In Rails, you find yourself looking at controllers, views, and models for your database.
To reduce the need for heavy configuration, Rails implements rules to ease up working with the application. You may define your own rules but for the beginning (and for later on) it's a good idea to stick to conventions that Rails offers.
These conventions will speed up development, keep your code concise and readable, and allow you an easy navigation inside your application.
Conventions also lower the barriers to entry for beginners. There are so many conventions in Rails that a beginner doesn’t even need to know about, but can just benefit from in ignorance. It’s possible to create great applications without knowing why everything is the way it is.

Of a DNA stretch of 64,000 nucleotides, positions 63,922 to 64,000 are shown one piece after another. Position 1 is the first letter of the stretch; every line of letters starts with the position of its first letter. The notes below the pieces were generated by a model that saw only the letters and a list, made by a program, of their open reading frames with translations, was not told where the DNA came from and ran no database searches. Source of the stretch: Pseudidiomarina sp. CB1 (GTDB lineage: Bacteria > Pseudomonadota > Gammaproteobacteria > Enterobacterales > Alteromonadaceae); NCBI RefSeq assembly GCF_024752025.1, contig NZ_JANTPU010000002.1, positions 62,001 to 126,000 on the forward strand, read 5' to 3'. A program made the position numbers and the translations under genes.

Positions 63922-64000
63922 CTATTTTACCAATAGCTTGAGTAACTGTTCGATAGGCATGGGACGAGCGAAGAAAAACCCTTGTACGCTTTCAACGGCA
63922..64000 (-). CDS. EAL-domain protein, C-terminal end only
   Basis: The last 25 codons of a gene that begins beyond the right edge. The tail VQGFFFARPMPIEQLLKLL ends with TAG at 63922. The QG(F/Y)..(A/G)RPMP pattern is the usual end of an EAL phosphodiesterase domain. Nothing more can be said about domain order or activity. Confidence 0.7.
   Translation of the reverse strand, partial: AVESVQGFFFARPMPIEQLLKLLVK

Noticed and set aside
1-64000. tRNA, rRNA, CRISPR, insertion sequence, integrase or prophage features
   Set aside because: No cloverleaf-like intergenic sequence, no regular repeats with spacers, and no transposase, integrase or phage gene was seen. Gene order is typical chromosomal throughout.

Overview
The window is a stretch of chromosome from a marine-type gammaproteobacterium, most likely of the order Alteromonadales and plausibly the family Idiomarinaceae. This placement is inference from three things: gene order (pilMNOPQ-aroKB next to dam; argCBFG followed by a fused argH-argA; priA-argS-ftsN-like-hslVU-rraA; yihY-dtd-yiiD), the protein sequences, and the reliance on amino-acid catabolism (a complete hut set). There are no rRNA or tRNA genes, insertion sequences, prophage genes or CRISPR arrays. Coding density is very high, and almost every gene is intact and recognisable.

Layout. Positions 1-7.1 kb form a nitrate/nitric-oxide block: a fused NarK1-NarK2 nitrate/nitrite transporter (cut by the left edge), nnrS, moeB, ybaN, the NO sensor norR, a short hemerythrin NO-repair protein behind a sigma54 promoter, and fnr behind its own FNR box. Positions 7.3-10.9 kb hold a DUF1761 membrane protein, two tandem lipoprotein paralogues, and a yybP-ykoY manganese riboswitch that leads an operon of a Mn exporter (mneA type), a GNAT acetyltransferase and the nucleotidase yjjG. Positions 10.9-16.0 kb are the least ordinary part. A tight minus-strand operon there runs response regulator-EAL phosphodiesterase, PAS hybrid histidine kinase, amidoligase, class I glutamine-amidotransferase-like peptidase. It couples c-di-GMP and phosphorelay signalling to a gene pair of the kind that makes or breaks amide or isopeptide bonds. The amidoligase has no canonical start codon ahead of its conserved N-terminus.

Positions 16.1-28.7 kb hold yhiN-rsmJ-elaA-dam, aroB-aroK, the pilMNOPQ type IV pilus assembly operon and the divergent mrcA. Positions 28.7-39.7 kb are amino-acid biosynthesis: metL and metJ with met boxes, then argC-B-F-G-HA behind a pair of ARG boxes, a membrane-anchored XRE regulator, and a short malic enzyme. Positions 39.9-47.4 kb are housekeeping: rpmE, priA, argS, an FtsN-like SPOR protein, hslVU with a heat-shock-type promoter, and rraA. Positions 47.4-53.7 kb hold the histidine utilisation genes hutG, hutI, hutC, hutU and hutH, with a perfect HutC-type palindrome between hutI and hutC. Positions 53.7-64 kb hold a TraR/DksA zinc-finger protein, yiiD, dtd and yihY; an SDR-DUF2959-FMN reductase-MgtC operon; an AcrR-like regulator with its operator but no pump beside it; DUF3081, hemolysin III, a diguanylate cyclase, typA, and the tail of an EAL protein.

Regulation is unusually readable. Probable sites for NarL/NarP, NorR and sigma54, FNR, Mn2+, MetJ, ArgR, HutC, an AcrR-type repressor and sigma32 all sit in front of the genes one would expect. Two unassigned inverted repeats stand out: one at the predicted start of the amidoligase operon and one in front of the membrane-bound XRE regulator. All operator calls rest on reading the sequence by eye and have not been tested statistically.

If you have a database table called
orders with the primary key
id, the matching model is called
order and the controller that handles all the logic is named
orders_controller. The view is split in different actions: if the controller has a
edit action, there is also a
To create an app you simply run
rails new app_name. This will generate roughly 70 files and folders that comprise the infrastructure and foundation for your Rails app.